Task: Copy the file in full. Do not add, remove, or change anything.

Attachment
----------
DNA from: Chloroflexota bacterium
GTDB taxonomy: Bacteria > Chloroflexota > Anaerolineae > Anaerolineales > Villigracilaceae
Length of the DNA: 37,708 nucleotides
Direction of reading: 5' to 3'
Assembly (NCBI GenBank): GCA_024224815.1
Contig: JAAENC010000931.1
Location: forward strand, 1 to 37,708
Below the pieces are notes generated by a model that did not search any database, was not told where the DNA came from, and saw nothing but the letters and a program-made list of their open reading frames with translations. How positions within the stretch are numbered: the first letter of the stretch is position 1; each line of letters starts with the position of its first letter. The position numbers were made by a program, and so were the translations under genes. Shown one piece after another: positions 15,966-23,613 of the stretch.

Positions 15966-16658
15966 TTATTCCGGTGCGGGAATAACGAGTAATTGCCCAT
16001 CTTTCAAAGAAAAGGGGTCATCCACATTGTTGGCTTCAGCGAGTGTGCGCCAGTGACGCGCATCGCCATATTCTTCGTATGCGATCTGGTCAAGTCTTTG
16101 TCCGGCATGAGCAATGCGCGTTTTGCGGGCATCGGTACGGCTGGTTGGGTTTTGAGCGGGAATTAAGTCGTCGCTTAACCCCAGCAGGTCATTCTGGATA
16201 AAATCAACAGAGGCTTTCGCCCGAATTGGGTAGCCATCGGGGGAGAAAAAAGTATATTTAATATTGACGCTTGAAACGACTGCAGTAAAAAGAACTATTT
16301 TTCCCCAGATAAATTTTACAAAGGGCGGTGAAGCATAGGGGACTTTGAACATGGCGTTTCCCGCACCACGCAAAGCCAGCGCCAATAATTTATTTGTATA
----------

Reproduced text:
DNA from: Chloroflexota bacterium
GTDB taxonomy: Bacteria > Chloroflexota > Anaerolineae > Anaerolineales > Villigracilaceae
Length of the DNA: 37,708 nucleotides
Direction of reading: 5' to 3'
Assembly (NCBI GenBank): GCA_024224815.1
Contig: JAAENC010000931.1
Location: forward strand, 1 to 37,708
Below the pieces are notes generated by a model that did not search any database, was not told where the DNA came from, and saw nothing but the letters and a program-made list of their open reading frames with translations. How positions within the stretch are numbered: the first letter of the stretch is position 1; each line of letters starts with the position of its first letter. The position numbers were made by a program, and so were the translations under genes. Shown one piece after another: positions 15,966-23,613 of the stretch.

Positions 15966-16658
15966 TTATTCCGGTGCGGGAATAACGAGTAATTGCCCAT
16001 CTTTCAAAGAAAAGGGGTCATCCACATTGTTGGCTTCAGCGAGTGTGCGCCAGTGACGCGCATCGCCATATTCTTCGTATGCGATCTGGTCAAGTCTTTG
16101 TCCGGCATGAGCAATGCGCGTTTTGCGGGCATCGGTACGGCTGGTTGGGTTTTGAGCGGGAATTAAGTCGTCGCTTAACCCCAGCAGGTCATTCTGGATA
16201 AAATCAACAGAGGCTTTCGCCCGAATTGGGTAGCCATCGGGGGAGAAAAAAGTATATTTAATATTGACGCTTGAAACGACTGCAGTAAAAAGAACTATTT
16301 TTCCCCAGATAAATTTTACAAAGGGCGGTGAAGCATAGGGGACTTTGAACATGGCGTTTCCCGCACCACGCAAAGCCAGCGCCAATAATTTATTTGTATA